Andrew Sullivan asks...

The WaPo is right about this: the president is not responsible for not legislating something; and everything the gay rights movement wants is a legislative act right now. So aim the pressure at the appropriate people. Why does Nancy Pelosi believe the US should still be firing soldiers solely because they're gay? Has anyone put her on the spot about that lately?

True: most of the promises the president made to the gay community require action by Congress. Which is why, I think, the president's critics—ahem—hammer away at DADT. The president isn't in a position to do anything meaningful about DOMA or ENDA or hate crimes. Congress has to make those things happen (and Congress is close to sending hate crimes legislation to the president's desk); all the president can do is put pressure on Nancy Pelosi and Harry Reid. But while the president can't extend federal recognition to married same-sex couples or ban workplace discrimination against gays and lesbians by fiat, he can do something about DADT. As commander-in-chief he has the authority to halt enforcement of DADT. Seventy-six members of Congress asked him to do back in June.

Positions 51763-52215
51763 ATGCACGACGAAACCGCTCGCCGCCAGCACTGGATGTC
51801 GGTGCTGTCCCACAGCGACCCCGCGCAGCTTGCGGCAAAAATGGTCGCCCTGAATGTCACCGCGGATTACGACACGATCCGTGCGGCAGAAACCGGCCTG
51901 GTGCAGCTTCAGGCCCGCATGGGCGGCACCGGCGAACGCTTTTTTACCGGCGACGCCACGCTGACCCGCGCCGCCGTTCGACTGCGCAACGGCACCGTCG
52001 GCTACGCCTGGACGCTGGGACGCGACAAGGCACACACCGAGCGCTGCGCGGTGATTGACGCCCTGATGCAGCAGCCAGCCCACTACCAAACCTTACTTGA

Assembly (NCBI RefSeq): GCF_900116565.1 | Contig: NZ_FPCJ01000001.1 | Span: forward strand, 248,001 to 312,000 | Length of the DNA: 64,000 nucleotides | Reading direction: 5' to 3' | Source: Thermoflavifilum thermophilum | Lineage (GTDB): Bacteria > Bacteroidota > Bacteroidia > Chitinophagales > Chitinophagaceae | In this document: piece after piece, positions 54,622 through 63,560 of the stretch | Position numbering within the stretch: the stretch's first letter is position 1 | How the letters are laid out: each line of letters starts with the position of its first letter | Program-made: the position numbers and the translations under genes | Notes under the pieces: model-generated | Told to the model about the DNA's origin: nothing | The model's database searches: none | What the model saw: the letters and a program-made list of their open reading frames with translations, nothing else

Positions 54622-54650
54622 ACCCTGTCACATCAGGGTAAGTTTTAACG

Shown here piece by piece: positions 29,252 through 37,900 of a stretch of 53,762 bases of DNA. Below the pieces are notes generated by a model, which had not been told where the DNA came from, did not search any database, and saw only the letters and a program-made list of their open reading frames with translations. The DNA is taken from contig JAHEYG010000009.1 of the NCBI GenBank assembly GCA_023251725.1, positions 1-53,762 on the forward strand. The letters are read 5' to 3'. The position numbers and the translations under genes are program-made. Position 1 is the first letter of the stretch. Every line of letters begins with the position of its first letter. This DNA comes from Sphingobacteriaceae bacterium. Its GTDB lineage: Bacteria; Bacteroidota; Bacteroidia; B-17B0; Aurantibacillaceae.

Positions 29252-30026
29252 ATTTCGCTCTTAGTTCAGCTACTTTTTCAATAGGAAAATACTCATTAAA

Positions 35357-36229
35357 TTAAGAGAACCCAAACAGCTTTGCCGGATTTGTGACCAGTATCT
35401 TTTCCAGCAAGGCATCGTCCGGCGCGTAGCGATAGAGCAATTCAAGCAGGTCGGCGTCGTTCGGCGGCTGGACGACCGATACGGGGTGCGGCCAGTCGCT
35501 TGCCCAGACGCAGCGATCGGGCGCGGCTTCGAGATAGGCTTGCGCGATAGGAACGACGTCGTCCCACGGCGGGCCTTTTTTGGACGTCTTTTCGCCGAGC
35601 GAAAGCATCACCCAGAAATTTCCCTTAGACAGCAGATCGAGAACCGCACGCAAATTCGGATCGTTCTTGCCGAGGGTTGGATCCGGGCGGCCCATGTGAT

Putting an end to DADT once and for all does require a legislative act. True. But suspending its enforcement would put pressure on Congress to do get off its butt and pass that legislation. It would, as I wrote on Saturday, shift DADT off the president's much-cited plate and slap it down on Congress's. Since a future president could reverse Obama's stop-loss order and order military to resume tossing out gays and lesbians, the president would be lighting a fire under Nancy and Harry's butts. We should be asking Nancy Pelosi about DADT too. But Obama really has the ability to put her on the spot about DADT.

Halting the discharge of gay servicemembers—discharged the rate of two a day since Obama took office—is something Obama can do right now. Which is why it looms so large in the debate about the promises he made to the gay community and his failure, so far, to deliver on them or move to deliver on any them. If Obama won't take the actions he can take now, if he refuses to make the changes that are within his power, it raises suspicions about his sincerity. Taking the actions he can take now—on DADT and on finally lifting the HIV Travel Ban—would demonstrate that he intends to act on the promises he made to the gay community. It would prove that he's acting in good faith, and that he can deliver more than lovely speeches.